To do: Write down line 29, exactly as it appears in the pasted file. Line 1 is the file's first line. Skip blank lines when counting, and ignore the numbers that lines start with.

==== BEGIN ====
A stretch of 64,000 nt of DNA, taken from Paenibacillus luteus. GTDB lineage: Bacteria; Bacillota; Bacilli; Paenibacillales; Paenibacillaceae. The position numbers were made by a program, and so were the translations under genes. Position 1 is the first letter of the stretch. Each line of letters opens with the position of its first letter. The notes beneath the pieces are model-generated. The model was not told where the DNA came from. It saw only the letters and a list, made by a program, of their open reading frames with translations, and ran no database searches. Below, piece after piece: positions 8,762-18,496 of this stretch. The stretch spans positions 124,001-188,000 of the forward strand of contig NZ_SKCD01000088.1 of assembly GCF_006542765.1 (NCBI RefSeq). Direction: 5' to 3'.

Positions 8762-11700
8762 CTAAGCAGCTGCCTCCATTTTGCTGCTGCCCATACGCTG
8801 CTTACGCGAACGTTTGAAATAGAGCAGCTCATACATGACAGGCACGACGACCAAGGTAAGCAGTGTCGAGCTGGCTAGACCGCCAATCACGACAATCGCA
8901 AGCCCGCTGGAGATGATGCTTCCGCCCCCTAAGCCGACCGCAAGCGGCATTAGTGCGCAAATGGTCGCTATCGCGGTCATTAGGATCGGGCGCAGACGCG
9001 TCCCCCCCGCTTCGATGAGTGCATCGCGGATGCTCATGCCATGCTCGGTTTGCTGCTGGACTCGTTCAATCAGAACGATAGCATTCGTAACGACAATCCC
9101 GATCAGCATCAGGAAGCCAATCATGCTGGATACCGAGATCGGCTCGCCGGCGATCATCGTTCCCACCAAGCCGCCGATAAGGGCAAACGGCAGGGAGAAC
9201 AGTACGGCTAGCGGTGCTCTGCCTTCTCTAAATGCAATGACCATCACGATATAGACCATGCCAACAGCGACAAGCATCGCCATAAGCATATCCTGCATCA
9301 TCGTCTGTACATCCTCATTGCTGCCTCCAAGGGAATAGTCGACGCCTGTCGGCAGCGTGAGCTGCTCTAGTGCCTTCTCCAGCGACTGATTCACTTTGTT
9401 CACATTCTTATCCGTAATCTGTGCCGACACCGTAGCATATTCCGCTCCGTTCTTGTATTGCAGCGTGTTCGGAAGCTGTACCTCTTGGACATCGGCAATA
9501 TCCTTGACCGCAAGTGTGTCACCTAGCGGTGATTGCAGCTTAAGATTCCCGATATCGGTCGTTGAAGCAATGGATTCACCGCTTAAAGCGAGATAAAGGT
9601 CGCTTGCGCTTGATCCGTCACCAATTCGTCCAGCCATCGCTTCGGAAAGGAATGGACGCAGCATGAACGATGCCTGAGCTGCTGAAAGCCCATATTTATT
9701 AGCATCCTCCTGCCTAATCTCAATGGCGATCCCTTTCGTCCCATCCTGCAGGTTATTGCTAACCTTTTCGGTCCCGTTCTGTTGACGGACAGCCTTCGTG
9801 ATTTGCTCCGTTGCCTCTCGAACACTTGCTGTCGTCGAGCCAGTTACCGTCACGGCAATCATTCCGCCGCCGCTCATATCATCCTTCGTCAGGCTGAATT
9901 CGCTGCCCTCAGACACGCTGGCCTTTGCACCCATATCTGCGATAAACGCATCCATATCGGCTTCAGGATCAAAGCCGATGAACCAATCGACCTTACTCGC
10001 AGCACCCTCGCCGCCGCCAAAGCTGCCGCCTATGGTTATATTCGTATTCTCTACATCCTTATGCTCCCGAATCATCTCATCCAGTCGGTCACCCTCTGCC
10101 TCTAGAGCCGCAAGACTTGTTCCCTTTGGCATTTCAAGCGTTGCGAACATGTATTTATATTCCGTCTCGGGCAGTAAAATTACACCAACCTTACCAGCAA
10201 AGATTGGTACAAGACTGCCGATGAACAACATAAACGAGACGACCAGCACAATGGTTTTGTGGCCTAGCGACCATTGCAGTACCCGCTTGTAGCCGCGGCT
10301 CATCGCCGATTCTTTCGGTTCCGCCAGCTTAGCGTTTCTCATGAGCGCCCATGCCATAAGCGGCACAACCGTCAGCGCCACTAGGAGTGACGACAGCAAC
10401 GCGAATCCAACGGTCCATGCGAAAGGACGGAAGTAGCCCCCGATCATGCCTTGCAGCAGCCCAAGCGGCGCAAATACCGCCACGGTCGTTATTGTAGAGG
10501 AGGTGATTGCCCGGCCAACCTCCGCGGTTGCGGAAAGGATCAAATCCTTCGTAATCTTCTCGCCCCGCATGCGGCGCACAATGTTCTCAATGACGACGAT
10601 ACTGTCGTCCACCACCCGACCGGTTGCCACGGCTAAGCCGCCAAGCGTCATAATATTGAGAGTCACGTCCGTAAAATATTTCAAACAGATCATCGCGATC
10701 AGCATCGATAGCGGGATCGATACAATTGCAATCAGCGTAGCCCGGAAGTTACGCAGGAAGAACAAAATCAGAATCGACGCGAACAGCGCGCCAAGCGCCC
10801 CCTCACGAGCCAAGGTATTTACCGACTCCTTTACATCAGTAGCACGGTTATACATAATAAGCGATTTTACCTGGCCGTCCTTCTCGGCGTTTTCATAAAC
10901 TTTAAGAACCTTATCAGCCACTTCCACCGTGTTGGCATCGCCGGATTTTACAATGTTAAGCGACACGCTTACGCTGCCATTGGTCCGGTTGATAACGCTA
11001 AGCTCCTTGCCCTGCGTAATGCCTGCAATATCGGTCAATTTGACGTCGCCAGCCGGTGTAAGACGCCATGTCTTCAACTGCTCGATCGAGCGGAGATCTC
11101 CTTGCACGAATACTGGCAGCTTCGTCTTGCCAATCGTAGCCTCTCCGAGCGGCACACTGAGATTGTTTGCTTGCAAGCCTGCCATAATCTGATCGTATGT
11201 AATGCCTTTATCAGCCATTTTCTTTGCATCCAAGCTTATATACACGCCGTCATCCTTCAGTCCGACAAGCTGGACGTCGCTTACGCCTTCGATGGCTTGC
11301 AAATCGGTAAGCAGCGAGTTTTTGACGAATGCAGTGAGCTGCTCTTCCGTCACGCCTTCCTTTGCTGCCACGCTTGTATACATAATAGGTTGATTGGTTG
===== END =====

11301 AAATCGGTAAGCAGCGAGTTTTTGACGAATGCAGTGAGCTGCTCTTCCGTCACGCCTTCCTTTGCTGCCACGCTTGTATACATAATAGGTTGATTGGTTG